Friday, December 20, 2013

Ten With Matthew Modine

With Matthew Modine 

I’ve met Matthew Modine before. It was a long time ago; I remember introducing myself and having a brief conversational exchange with him. What we talked about, I don’t remember at all. I hope I was somewhat dignified.  He was lovely and charming and approachable – not at all aloof or intimidating. Smiled easily.  The kind of person you enjoy sitting down in comfy chairs over drinks and talking for hours about politics, activism, theatre, books, people…and before you know it, it’s midnight and you’re wondering where the time went.  Those qualities haven’t changed, except maybe they’ve deepened.

He’s the kind of person who is interested in everything, and may sometimes find himself frustrated that there aren’t enough hours in the day to explore everything he wants to see.  It’s a stretch to say you ‘know’ someone from interviewing them or conversing with them on Twitter, but the words and impressions I have of Matthew are:


He’s also very intense. Very goal-oriented, though he can also stop and take it all in. It’s a good quality to have as an actor or artist—particularly if you have as many projects on the hopper as he does.

A California native, Modine is the youngest of seven children; his father was a theatre manager. He moved to New York City after graduating high school and began studying with the legendary Stella Adler, landing gigs while he was still a student. And he has worked steadily ever since, appearing in some of the most critically acclaimed, influential, and sometimes controversial films of his generation, notably The Hotel New Hampshire, the cult classic Vision Quest, and Stanley Kubrick’s Full Metal Jacket, a film that was as challenging to make as it is to watch – and HBO’s Emmy-winning, groundbreaking And the Band Played On (1993), playing an overwhelmed epidemiologist in the early, terrifying days of the HIV epidemic.  Most recently he appeared as Sullivan Goff in ‘Weeds’ and as Foley in The Dark Knight Rises.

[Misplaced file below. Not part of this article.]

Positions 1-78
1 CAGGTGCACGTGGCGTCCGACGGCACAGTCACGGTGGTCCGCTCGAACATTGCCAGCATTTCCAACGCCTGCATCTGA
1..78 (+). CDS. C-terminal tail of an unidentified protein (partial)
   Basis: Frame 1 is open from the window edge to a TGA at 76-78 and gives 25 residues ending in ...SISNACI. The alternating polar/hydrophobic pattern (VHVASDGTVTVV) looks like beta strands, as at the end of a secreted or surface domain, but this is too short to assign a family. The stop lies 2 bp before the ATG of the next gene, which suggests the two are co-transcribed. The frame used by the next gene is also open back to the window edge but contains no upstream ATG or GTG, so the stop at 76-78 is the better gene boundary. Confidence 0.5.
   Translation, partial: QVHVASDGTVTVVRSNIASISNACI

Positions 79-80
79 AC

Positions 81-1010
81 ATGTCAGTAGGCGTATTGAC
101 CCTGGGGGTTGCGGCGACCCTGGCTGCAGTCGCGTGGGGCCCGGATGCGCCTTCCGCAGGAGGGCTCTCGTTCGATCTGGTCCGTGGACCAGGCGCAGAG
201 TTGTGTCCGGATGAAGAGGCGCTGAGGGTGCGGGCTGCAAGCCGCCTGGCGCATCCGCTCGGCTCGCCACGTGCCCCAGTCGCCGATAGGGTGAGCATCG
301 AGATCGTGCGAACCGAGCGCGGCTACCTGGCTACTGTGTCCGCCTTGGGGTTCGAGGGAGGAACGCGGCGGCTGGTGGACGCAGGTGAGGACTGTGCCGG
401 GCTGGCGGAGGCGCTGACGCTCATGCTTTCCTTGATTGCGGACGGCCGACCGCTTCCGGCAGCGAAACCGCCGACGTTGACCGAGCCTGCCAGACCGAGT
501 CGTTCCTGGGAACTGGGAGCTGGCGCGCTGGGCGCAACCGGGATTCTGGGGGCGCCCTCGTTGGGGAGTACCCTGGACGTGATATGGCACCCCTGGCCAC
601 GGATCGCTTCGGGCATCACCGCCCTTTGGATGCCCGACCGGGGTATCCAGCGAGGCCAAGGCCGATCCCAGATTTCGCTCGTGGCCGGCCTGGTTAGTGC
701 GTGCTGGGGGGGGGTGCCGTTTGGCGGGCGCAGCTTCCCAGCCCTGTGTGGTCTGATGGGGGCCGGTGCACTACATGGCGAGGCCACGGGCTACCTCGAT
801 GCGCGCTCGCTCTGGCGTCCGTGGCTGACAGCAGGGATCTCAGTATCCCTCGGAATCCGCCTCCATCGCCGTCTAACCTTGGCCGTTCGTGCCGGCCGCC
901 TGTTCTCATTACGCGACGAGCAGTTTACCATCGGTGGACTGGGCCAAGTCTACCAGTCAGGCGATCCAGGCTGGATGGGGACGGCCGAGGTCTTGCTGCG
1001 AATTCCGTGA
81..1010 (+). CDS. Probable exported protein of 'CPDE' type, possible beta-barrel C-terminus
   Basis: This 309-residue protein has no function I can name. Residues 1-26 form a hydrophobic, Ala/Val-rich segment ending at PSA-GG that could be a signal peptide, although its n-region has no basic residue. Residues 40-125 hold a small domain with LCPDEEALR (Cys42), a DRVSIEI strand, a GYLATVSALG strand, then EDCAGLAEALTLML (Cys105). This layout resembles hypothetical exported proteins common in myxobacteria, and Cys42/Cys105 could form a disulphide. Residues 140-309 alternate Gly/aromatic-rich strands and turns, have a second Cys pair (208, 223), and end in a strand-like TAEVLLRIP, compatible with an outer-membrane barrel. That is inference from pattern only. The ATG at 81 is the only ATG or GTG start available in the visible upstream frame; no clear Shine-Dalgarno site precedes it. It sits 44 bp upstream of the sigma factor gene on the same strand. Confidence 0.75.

Like most creative souls, he channels his enormous energy towards other outlets that are equally fulfilling and dynamic: Modine was the 2013 recipient of the ShortsHD Visionary Director award for his six short films; six little pieces of his thoughts – some humorous, some offbeat, some controversial. His most recent short, Jesus Was a Commie, is a provoking, almost free-association narrative on the nature of communism, socialism, and religion, as well as modern society’s need to label and define.


ARD: I love the Punky Dunk Project! This is really an adorable idea; I want it for myself, and I’m 42 years old! It’s an obvious question, but how did you become involved in this project?

MM:  My producing partner, Adam Rackoff, and I were looking for an animator for a feature film we were developing. Adam met Kat Llewellyn, a wonderful artist, who was working on the idea of creating the Punky Dunk app. We partnered and worked with her and Steven Landess to create what I believe is one of the best apps available for young, and as you say, playful, young-minded adults.


ARD:  Were you actively involved in the App design and production/animation? What sort of input did you have? I imagine it was rather hard work; did it surprise you?